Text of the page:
SwimTrain is the result of a research collaboration between KAIST and MSRA. The project targets something we can all relate to: exercise boredom. Swimming, while one of the best ways to get fit, can be tedious. The SwimTrain team thinks they have a way to make swimming a lot more exciting.


How does SwimTrain work? First, you slip your phone into a waterproof case and plug in some waterproof headphones. Then, you jump in. Players get matched up as a team to form a virtual “train,” with each player controlling the speed of a single train compartment. Go too fast or too slow, and the game warns you of bumping into other compartments. Featuring narration, vibration feedback, spatialized sound effects, and background music, the immersive experience takes players through different modes of gameplay based on an interval training workout plan.
Each SwimTrain round consists of three phases:
Phase 1: Compartment ordering
Compartments race against other compartments. A compartment is ranked based on a swimmer’s average stroke speed during the race.
Phase 2: Train running
Compartments are placed along the same track and run in a circle (like a merry-go-round). To earn points, each swimmer must maintain their current stroke rate with the target stroke rate established in the previous phase. A compartment shifts with the movement of the current stroke rate relative to the target stroke rate, and it should travel without crashing into adjacent compartments.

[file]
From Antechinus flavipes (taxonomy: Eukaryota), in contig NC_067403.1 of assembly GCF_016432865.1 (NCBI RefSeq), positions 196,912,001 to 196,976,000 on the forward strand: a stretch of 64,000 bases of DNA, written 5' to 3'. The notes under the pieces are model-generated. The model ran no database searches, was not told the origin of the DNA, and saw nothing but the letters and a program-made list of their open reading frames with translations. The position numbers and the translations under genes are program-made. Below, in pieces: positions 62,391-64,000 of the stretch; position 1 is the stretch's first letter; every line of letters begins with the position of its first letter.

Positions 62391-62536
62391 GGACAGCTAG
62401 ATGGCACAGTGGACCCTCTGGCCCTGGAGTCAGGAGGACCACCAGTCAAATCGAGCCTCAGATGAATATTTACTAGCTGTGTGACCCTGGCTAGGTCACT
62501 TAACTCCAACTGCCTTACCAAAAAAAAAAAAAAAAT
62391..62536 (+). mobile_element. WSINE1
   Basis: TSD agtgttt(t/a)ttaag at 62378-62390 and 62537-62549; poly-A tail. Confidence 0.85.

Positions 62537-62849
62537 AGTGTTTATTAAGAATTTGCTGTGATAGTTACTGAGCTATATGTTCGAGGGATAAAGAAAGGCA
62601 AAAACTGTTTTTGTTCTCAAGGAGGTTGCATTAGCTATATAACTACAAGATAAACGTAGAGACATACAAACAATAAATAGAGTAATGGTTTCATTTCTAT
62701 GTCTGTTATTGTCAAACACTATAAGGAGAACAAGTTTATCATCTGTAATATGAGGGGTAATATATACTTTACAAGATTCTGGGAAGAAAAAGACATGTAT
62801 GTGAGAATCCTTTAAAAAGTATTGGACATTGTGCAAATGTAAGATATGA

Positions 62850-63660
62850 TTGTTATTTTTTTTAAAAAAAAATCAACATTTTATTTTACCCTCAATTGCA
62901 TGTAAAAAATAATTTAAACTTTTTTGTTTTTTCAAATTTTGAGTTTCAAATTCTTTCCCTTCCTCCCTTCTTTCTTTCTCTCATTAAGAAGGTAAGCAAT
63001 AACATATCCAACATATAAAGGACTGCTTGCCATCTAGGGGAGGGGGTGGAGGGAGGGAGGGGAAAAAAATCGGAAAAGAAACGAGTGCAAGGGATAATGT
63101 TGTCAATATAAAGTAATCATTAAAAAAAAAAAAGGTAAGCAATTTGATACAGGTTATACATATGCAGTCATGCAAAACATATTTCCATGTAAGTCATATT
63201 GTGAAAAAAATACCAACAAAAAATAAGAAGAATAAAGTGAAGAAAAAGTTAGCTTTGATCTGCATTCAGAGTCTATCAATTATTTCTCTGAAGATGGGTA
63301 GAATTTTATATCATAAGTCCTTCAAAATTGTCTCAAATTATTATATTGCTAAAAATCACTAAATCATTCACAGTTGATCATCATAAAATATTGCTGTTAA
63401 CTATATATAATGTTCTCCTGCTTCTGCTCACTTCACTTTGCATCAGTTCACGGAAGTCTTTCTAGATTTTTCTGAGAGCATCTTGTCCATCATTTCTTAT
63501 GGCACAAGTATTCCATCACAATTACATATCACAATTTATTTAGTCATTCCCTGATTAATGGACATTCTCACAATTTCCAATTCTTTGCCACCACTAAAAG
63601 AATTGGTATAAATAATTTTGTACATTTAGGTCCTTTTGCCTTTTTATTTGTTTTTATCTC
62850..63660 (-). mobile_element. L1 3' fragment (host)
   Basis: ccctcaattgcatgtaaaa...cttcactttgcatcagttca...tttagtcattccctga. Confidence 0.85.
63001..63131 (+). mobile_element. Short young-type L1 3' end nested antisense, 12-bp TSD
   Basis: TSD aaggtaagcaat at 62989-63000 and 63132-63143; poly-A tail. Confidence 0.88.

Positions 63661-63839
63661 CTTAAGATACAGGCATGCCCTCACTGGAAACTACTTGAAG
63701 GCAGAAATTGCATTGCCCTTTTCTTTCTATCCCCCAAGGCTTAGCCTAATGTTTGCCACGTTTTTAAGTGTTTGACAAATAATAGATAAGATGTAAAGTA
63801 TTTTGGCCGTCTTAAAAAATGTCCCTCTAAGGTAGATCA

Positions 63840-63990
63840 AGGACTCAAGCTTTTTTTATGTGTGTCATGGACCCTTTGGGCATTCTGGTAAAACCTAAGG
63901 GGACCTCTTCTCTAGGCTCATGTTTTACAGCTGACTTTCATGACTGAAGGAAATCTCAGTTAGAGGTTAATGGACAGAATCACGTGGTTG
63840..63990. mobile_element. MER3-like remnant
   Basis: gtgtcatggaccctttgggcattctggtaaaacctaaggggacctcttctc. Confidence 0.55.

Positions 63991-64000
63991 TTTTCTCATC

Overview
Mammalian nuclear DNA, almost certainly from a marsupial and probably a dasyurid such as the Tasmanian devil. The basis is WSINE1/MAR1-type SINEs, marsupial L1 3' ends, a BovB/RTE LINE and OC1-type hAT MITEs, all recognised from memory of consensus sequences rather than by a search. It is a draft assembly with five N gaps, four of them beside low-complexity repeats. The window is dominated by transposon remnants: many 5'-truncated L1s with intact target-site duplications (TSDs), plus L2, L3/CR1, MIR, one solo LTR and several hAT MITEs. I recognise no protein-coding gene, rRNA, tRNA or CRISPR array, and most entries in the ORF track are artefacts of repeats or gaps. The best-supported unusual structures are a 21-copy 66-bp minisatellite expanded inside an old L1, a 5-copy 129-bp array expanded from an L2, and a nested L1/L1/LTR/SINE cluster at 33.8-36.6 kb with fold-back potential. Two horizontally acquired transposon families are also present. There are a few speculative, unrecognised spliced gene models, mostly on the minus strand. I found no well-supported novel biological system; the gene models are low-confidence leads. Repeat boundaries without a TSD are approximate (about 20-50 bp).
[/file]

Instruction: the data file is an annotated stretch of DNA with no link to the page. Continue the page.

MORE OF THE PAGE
Phase 3: Train stop
The virtual train stops. Every swimmer takes a short rest. The game narrates the final ranking of the current round and information for the next round, such as the duration of each phase and recommended stroke types.
SwimTrain accomplishes immersive gameplay by relying on advanced tech packed into a mobile phone. The barometer, accelerometer, gyroscope, and magnetometer track swimming activities, determining swimming periods, stroke, style, speed, and other events. This information is fed to a Network Manager based on the Microsoft Azure cloud, and is then delivered back to the game as rank and round data, determining the status of the player in relation to the train. It’s also passed to a Feedback Manager, which provides the auditory and sensory feedback that make SwimTrain unique.